Once you've managed to claw back some time for yourself, carve out some time each month to follow your interests. Put it on your calendar and consider it an important appointment that you shouldn't break unless you have a Damn Good Reason.

As to not having anything to talk about except work, once you start following your interests, this will resolve itself somewhat. You may need a different venue to help you do this. I concur with previous comments that taking classes in what you are interested in is helpful. Also, meetups that incorporate a lecture or presentation, or some sort of outing (for example visiting an art museum, going on a hike, attending a wine tasting, etc). The idea is to give yourself something else to do while you are there other than just talking with other people, that you can also use as a conversation starter. Even if it's something you don't know much about, asking questions is a great way to engage with others.
posted by jazzbaby at 7:59 AM on July 19, 2014

You've got to just keep doing it. Once isn't enough, because the first few times you do non-work stuff, you will still feel like you have nothing else to talk about. But the more you do it, the more you'll have to talk about.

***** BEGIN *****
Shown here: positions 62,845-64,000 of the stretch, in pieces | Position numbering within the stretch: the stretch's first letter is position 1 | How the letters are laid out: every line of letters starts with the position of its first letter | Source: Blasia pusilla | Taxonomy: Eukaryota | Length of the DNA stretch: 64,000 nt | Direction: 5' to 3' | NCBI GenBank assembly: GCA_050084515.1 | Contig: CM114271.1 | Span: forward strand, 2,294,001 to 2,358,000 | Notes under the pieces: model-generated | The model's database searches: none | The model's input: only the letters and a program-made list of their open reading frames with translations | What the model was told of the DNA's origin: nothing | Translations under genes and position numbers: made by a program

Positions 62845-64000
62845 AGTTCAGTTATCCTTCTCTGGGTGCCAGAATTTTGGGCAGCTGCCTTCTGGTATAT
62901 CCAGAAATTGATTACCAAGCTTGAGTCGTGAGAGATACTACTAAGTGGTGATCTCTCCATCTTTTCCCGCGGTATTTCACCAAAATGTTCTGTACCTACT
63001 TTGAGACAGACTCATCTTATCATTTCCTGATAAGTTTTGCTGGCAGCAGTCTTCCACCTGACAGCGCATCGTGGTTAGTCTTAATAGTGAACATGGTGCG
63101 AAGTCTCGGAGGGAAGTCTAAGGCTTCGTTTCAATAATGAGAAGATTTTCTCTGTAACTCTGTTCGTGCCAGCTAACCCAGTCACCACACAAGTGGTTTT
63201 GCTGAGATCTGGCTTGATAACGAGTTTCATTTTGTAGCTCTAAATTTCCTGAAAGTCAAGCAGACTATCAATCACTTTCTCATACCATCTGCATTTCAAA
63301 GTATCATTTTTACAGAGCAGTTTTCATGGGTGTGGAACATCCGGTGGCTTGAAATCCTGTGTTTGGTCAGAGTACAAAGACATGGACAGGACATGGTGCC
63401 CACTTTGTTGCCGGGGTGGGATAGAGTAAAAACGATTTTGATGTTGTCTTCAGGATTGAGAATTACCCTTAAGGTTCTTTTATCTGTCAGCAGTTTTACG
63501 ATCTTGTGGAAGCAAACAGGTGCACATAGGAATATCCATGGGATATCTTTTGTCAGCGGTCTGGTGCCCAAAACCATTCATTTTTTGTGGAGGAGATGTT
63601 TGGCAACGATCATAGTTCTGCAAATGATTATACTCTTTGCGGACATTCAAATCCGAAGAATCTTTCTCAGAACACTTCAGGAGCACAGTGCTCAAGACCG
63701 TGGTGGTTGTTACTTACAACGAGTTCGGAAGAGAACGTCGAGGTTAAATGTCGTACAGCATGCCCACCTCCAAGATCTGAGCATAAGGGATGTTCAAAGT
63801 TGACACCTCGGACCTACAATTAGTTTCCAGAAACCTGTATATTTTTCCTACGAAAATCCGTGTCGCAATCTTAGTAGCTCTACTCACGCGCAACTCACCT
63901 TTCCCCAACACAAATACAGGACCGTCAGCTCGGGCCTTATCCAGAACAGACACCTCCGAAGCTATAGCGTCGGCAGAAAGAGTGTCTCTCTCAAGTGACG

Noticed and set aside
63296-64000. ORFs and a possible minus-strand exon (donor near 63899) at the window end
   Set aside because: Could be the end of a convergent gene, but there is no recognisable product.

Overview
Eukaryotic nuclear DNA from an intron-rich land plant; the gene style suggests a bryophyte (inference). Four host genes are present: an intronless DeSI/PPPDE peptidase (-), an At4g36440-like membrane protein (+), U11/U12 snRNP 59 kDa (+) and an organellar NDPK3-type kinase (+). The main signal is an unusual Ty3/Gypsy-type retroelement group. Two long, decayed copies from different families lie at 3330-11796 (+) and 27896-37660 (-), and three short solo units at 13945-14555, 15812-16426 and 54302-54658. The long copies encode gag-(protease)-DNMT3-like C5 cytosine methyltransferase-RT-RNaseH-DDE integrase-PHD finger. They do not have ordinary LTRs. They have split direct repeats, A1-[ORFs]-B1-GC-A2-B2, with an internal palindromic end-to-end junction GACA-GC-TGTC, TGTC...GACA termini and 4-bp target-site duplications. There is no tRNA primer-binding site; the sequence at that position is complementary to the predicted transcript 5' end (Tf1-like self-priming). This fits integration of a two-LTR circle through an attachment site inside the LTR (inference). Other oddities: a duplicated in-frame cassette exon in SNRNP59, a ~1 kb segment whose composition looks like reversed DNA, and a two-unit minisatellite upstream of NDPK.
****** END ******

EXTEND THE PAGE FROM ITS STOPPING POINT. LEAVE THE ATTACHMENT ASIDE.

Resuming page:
You say you only have time to eat and watch TV, which I totally get. But even if that's only like 2 hours, it's 2 hours you could be spending with a friend. You have to eat, so why not have dinner with a friend instead? Or a meetup that involves dinner. Or instead of watching TV, go to a movie.

One good key to forcing yourself to get out of the office and out of work mode is to make solid plans with people for, say, a half hour after the time you'd like to be leaving work.

It might turn out that it's less about having the time and more about having the energy - I've found that in our culture (assuming you're American) people often say they don't have time for things rather than that they don't have energy for them, because it's more socially acceptable to be "so busy."

Inertia is on the side of going home, having dinner, and watching TV, so that seems a lot easier. But doing the same (relatively boring) thing every day can really sap your energy. So again, just try, maybe one or two nights a week, to make plans with someone, or take a class, or something like that. Or instead of watching TV after dinner, go for a walk with your girlfriend (or if that seems like too much work, just go to the pub and talk to each other).
posted by lunasol at 1:38 PM on July 19, 2014